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This is part of our Food and Latino Kids: A Research Review »
Increased access to healthy foods in low income neighborhoods does not necessarily ensure that it will lead to improvements in residents’ diets.
Some studies some no affect on dietary improvement
Two studies of low-income neighborhoods that have reported findings without racial sub-analyses have shown that increased access to healthy foods does not affect diet quality in low-income neighborhoods.
A national study using longitudinal data observed that proximity to a supermarket was not related to diet quality in low-income young to middle-aged adult populations.27 In addition, the first controlled (one intervention neighborhood and one comparison neighborhood), longitudinal study of a PFFFI-funded project found that exposure to a new neighborhood supermarket did not significantly affect daily fruit and vegetable intake or BMI of residents at six months. Even though the community actively indicated a preference for a new food supermarket during the planning and consultation stages, relatively few residents adopted the new supermarket as their primary food store.28
Other studies found greater consumption of healthy food
In contrast, another study observed that greater access to affordable, healthy foods is related to greater consumption of such foods in underserved communities due to larger shelf space devoted to healthy foods in grocery stores, subsidies on such items, or the introduction of farmers’ markets.6
Discrepancies between studies may be due to differences in the different low-income populations analyzed. Only 2 percent of the participants in the PFFFI-funded study were Latino, while 13% of participants in the positive study were Latino.6,28
Findings from two other studies that used 24-hour dietary recalls to evaluate food consumption suggest that when given incentives, such as WIC subsidies for healthy foods or access to fresh produce in their neighborhoods, low-income Latinos (especially new immigrant arrivals) are particularly likely to improve their diets.29,30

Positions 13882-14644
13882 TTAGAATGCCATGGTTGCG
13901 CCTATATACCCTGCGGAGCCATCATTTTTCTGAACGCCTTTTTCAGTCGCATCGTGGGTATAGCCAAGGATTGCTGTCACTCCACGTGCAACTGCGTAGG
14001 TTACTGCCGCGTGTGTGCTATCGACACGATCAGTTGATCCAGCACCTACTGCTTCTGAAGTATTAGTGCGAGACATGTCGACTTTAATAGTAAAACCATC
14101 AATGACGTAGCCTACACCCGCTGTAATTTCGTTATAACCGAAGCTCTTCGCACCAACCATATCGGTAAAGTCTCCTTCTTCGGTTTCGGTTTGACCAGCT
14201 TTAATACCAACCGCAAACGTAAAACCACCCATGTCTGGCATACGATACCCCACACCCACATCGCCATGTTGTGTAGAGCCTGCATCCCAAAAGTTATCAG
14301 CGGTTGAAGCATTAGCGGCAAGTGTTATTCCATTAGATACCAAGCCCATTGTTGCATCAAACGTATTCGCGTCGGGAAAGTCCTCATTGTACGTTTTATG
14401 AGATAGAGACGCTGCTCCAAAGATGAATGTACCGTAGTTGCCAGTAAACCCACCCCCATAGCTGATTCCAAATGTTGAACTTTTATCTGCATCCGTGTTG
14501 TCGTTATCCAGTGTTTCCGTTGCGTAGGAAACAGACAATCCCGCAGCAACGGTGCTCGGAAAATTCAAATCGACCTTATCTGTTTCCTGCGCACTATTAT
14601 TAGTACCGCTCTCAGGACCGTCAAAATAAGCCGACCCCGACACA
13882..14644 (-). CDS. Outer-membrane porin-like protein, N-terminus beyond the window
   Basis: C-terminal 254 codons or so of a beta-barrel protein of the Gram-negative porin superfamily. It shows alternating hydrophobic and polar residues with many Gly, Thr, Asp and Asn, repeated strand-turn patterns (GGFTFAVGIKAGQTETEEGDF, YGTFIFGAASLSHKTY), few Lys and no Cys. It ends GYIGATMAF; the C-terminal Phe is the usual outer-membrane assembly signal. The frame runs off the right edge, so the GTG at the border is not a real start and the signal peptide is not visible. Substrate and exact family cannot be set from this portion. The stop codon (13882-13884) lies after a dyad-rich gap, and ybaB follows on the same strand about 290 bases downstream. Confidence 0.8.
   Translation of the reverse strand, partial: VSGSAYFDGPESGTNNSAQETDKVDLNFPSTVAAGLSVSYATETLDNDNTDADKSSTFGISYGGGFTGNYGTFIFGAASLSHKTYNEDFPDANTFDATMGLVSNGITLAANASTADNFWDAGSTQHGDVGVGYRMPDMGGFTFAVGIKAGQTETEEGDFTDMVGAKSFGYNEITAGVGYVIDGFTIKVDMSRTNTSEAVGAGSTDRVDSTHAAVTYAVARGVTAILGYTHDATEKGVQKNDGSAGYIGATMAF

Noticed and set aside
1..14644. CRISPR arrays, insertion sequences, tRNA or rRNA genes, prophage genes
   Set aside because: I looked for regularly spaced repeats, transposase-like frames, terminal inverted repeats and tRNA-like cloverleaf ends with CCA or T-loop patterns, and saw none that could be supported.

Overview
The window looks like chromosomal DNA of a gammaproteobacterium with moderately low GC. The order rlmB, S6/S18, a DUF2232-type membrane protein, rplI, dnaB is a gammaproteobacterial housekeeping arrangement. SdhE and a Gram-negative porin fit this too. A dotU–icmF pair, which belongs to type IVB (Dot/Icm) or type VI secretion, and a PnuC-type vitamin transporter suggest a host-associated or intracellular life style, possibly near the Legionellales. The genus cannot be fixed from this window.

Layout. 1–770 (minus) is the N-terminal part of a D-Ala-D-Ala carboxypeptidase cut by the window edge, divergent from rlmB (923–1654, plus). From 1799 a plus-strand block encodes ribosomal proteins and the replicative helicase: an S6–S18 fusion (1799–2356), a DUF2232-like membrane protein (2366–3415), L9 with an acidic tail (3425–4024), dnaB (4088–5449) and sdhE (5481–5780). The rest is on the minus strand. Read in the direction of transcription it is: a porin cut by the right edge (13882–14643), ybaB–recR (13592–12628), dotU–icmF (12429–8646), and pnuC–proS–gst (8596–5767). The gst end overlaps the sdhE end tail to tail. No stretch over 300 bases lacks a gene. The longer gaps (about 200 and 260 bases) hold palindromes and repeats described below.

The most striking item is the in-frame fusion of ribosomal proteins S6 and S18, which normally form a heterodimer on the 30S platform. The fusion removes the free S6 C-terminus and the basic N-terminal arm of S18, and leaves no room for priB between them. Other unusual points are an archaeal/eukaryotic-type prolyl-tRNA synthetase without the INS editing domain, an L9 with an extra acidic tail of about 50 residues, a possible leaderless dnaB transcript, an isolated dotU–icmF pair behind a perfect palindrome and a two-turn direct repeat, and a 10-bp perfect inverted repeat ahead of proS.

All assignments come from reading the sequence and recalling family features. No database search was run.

The first study found that Latino mother-child dyads participating in WIC consume fewer calories from fat, added sugars, sodium, and sweetened beverages than African American mothers and children. Additionally, Latino mothers and children consume more vitamin A, calcium, whole grains, fruits and dairy.29 The second study found that Latino children participating in WIC consume significantly less total and saturated fat, more dietary fiber, and have better overall diet quality than their African-American couterparts.30
Two cross-sectional studies specifically assessed the relationship between access to healthy food options and purchase/intake of fruits and vegetables, which is inversely correlated with BMI.31
The benefit of farmers markets for Latinas
One study of Latino immigrant women in New York City reported that the presence of a farmers’ market within the home neighborhood was linked to greater consumption of fruits and vegetables.32 Another study focused on corner stores in Hartford, Connecticut, where nearly half of the customers were Latino and where more than half lived in an underserved neighborhood. In this study, 40% of participants were Latino. This study showed that the greater the variety of fruits or vegetables made available in the store, the more likely customers were to purchase them. Further, this study found that SNAP participants were nearly two times as likely to purchase fruit as those who didn’t receive such food subsidies.33
In contrast, one cross-sectional study of 300 Latino and African-American women in Austin and Houston, Texas, found that of the presence of grocery stores and supermarkets in neighborhoods was not linked to the intake of fruits and vegetables.